It was something the lovely Jo put her finger on a while ago that I’ve found to be startlingly true of late: happiness is a bitch for the creativity.
When you’re mired in the mud of an unhappy living situation, a crappy job or a dating life so full of woe you’re thinking about quitting the scene to volunteer at the Cats’ Protection, it’s remarkably easy to write ream after ream bemoaning your situation. You’re in demand at dinner parties where your tales of dating guys who turned out to be gay go down well with the smug nearly-marrieds, and you can be relied upon for tales of housemate despair that make other people feel better about their lives.
But then you buy a place and live in it by yourself, and you find a job that – whilst driving you up the wall on an hourly basis – is demanding and rewarding, and you have fewer things to bitch about. Thankfully, men who’re willing to take you to Strada on first dates provide enough fodder to keep your place safe on the dinner party circuit.
But then you meet someone. And that someone makes you happy on a scale that, were you to hear it from anyone else, would make you feel violently nauseous. And suddenly you don’t have tales of dates so terrible that you idling start Googling the local convents. You don’t have any complaints to make because the nauseating happiness is all-pervasive.
Bad dates with worse men were the reason I started blogging, all those years ago. They’ve been the lifeblood of this blog and its predecessor, with a few tales of crazy housemates and general things that rile thrown in for good measure.
Bad dates these days are… well, nonexistent. My first date with The Writer lasted three days, and was so bafflingly perfect that I’m still not convinced I wasn’t, unbeknownst to myself, playing a part in a covert Richard Curtis film (one day, I’ll let you in on it, when I’m more certain it actually happened). And things have gone from great to better.
So the anguish of dating has disappeared, and with it, so has the creative inspiration. Cosy dinners and incidents of missed tube stops because you’re just too engrossed in conversation don’t provoke the angst that makes for ranty writing, and I doubt it’d make for particularly engrossing reading.
Hence the quiet on this particular front. I am still here. I’m just happy.
Wednesday, 28 September 2011
Friday, 9 September 2011
I’ve always been lucky enough to be a relatively healthy person.
Despite a childhood being thrown (mostly headfirst, at speed) from ponies, I’ve never broken a bone, and the parents’ laissez-faire attitude to many happy hours spent playing outside in the mud, or with a variety of four-legged creatures seems to have resulted in an allergy-free adulthood thus far. Days off school were few and far-between as I remember them, and bar the occasional winter cold, I’ve never had much cause to gripe.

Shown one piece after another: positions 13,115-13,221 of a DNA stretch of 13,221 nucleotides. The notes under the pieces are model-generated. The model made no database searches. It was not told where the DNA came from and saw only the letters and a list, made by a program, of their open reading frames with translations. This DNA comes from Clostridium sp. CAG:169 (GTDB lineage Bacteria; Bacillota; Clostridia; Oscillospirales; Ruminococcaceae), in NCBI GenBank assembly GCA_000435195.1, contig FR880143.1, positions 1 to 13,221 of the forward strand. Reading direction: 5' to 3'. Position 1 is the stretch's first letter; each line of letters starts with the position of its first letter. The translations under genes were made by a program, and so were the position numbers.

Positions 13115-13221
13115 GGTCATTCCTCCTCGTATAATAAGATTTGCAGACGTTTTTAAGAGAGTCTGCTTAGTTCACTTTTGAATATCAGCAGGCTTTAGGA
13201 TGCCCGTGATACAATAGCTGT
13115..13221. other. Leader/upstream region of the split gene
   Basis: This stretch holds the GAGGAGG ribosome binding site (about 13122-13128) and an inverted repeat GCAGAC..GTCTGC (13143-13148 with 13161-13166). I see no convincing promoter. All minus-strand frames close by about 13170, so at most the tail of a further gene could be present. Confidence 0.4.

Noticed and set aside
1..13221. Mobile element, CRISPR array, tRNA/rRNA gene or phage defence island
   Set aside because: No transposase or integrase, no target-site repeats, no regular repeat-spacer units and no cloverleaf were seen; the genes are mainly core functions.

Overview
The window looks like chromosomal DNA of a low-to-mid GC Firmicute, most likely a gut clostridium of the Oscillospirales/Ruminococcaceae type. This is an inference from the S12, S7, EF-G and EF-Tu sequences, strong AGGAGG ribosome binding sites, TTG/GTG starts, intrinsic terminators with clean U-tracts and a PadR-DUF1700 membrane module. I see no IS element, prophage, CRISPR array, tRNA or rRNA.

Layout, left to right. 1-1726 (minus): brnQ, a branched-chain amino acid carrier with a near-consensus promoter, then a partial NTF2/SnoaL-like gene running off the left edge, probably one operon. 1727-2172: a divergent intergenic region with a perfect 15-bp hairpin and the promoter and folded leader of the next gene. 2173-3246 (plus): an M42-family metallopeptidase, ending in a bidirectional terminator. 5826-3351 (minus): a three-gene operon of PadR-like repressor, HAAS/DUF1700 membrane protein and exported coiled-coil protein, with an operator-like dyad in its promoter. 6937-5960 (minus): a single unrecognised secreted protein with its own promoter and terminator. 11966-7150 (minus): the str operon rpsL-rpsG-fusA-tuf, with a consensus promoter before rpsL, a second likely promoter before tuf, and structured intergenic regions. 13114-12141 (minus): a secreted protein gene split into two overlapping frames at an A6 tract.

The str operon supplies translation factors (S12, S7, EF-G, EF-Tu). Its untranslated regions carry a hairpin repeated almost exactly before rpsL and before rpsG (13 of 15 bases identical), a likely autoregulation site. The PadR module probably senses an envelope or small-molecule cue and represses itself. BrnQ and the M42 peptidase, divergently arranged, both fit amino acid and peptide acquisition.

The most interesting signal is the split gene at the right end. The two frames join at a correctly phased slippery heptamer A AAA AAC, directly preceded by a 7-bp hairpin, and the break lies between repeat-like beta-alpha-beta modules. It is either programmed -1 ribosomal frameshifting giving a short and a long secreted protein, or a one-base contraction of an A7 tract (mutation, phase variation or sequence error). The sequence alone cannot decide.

Or, I hadn’t – until the end of 2009 when my previously robust immune system appeared to pack its bags and leave me to fend for myself.
I was feeling a touch under par one Friday as I sat at my desk in my previous agency, but having never missed a day’s work, I wasn’t planning to start then. I also had no intention of a scratchy throat and a bit of a sniffle stop me heading down to Renowned Military Academy for their winter ball.
Which it didn’t – I duly arrived, had a whale of a time, ceilidhed my little heart out, drank too much and had an hour or so’s sleep.
It was as I was spluttering my lungs out over the guest of honour in the pew in front of me during the Colours to Chapel service the following morning that I thought I might have overdone it just a touch, and as I sweated and shivered my way home that night I conceded that I probably wasn’t entirely on top form.
48 hours later, I was diagnosed as having H5N1 flu.
I spent a fortnight in bed, and then two further weeks at home, and it’s safe to say I was the illest I have ever been.
That bout of flu now appears to be the gift that keeps on giving: I don’t think I now go longer than a couple of months at a time without picking up some sort of bug. Along with countless sore throats and sniffles, I’ve subsequently had a bout of flu that had me off work for a fortnight (missing a trip to Paris into the bargain) and a lung infection that saw a delightful trip to A&E at University College Hospital in the spring.
As I write this, I’m at the end of a double-strength prescription of antibiotics for a throat infection that may or may not be linked to a case of glandular fever, all kinds of tests for which saw me spend a delightful forty minutes at the GP’s yesterday whimpering like the haemophobic trypanophobe that I am.
So if anyone has any magic remedies that’ll improve the situation, I’m all ears. Which, at the rate I’m going, will be the only working part of me left.